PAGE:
Immunotherapy

Immunotherapy

Immunotherapy

Cancer consists of >100 distinct diseases that manifest in approx. 200 cell types, all with diverse genetic/mutational etiologies. Approximately 5-10% of cancers are due to genetic inheritance. The majority of cancers (70-90%) are the result of environmental risk factors including diet, smoking habit, infections such as HPV and hepatitis, and exposure to environmental factors such as UV light, ionizing radiation or water-, air-, and soil pollutants.

Immunotherapeutic approaches to treat cancer are rapidly making headway and it has been stated as the breakthrough of the year 2013 by Science magazine. It is based on the generally-accepted hypothesis that the immune system is the best tool humans have to fight diseases, including cancers.

But with so many factors that underlie the development of cancer and so many different cancer types, how do you find the best immunotherapeutic approache to fight cancer? Let our document tools, full of guides, protocols, webinars and more, help you making progress in finding the cure for cancer!

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Active immunotherapy: immune cell-mediated cell killing

Immuno-oncology research has focused on the use of the patient's immune system to kill cancer cells. Active immunotherapies are strategies that attempt to stimulate the patient's immune system in such a way that immune cells, such as NK-cells or cytotoxic T-cells, recognize the tumor cells again and kill them effectively.

Passive immunotherapy: use of monoclonal antibodies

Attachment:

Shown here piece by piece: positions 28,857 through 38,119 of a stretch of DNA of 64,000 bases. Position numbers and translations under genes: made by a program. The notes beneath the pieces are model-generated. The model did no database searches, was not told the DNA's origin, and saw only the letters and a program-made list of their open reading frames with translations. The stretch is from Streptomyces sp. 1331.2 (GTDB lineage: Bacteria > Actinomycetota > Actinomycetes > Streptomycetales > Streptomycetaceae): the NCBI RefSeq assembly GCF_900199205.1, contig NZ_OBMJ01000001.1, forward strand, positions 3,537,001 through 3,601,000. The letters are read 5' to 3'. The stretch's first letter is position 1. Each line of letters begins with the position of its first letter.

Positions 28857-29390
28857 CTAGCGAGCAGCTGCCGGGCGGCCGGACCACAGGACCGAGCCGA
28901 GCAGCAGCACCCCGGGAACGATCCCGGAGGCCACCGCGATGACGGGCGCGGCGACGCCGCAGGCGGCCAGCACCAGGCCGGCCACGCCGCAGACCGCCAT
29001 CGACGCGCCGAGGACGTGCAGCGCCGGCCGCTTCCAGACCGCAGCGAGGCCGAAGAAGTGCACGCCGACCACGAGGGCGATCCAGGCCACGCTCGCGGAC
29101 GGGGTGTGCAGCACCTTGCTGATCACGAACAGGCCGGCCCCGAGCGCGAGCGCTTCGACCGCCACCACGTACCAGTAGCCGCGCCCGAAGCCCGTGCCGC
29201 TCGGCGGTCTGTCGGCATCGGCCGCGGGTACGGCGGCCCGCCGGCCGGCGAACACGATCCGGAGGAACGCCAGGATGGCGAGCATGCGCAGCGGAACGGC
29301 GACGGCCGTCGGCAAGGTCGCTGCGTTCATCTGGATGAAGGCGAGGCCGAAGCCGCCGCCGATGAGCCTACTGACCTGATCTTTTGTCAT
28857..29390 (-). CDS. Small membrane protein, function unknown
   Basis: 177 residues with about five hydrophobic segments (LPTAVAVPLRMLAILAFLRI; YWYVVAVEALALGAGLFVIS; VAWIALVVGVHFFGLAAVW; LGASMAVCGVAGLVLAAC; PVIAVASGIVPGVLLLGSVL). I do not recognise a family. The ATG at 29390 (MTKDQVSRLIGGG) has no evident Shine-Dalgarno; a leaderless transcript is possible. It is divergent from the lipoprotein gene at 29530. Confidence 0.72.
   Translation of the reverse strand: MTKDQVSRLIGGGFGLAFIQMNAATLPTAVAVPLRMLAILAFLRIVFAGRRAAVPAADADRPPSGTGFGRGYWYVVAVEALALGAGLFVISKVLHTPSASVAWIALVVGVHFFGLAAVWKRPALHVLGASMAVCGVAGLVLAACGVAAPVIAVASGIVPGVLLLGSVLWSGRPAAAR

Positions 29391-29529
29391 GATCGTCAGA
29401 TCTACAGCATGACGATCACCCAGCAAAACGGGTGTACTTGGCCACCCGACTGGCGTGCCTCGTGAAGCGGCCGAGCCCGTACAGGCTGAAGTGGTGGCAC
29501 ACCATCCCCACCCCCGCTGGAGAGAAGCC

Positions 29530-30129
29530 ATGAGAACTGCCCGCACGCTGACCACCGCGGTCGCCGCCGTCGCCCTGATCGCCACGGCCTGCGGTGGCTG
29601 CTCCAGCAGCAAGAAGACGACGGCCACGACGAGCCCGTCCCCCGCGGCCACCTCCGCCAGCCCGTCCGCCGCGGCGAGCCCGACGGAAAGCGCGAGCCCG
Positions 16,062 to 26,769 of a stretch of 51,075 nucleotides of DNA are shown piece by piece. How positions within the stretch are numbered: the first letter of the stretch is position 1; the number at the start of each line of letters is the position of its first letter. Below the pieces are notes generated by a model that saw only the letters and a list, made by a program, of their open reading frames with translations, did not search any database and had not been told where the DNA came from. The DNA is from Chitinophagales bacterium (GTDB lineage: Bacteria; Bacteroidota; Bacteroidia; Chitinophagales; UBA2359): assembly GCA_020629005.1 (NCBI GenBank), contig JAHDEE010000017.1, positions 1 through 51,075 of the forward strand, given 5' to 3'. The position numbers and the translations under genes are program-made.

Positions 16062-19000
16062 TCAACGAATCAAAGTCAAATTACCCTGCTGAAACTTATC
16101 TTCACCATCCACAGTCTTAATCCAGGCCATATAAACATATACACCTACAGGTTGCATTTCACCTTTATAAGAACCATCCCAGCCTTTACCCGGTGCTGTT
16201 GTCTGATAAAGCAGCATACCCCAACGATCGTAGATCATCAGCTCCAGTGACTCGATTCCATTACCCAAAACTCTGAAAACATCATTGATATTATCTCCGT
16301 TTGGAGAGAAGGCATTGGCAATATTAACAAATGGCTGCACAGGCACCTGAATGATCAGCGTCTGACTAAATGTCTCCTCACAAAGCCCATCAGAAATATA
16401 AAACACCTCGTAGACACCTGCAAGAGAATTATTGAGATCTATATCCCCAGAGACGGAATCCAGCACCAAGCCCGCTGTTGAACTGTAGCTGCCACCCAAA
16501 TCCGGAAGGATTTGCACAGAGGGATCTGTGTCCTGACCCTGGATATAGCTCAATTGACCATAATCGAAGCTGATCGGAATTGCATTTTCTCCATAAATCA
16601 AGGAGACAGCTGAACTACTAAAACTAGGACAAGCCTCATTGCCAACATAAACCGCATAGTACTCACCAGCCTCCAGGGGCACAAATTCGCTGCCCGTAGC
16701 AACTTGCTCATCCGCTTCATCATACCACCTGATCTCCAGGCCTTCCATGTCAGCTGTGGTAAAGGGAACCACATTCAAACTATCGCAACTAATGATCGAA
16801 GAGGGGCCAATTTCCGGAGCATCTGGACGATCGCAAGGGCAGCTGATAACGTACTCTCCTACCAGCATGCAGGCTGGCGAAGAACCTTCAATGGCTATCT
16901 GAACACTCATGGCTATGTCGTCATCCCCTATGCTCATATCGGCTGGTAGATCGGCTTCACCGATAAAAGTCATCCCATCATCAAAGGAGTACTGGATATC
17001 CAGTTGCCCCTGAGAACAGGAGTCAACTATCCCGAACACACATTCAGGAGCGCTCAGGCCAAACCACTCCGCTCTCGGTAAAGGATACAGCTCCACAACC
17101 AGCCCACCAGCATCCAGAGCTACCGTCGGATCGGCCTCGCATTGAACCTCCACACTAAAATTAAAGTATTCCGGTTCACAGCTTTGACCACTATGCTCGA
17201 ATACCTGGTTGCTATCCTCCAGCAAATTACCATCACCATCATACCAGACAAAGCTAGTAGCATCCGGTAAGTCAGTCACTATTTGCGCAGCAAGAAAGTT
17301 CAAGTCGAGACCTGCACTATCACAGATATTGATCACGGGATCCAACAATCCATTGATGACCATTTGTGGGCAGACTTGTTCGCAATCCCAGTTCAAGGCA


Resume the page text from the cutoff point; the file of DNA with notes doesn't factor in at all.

Passive immunotherapy strategies do not rely on the human body's immune system to fight diseases as they don't require an active respons of the immune system to foreign body cells. Passive immunotherapy includes the administration of immune system components, such as antibodies, and is a so-called targeted therapy: the antibody is directed to a single and specified target on a cancer cell. Binding to the antibody induces cancer cell lysis by recruited immune cells.

Passive immunotherapy : adoptive Cell Therapy

Adoptive cell therapy does not include antibody administration, but involves the passive transfer of (genetically-engineered) mature circulating immune cells, of which T-lymphocytes are the most widely used cell type. The basis of adoptive cell therapy lies on the isolation of cells that are reinfused into the patient to more effectively target cancer cells. Cells can be genetically engineered prior to reinfusion to gain avidity against cancer cell antigens. Binding of both cell types induces cancer cell lysis.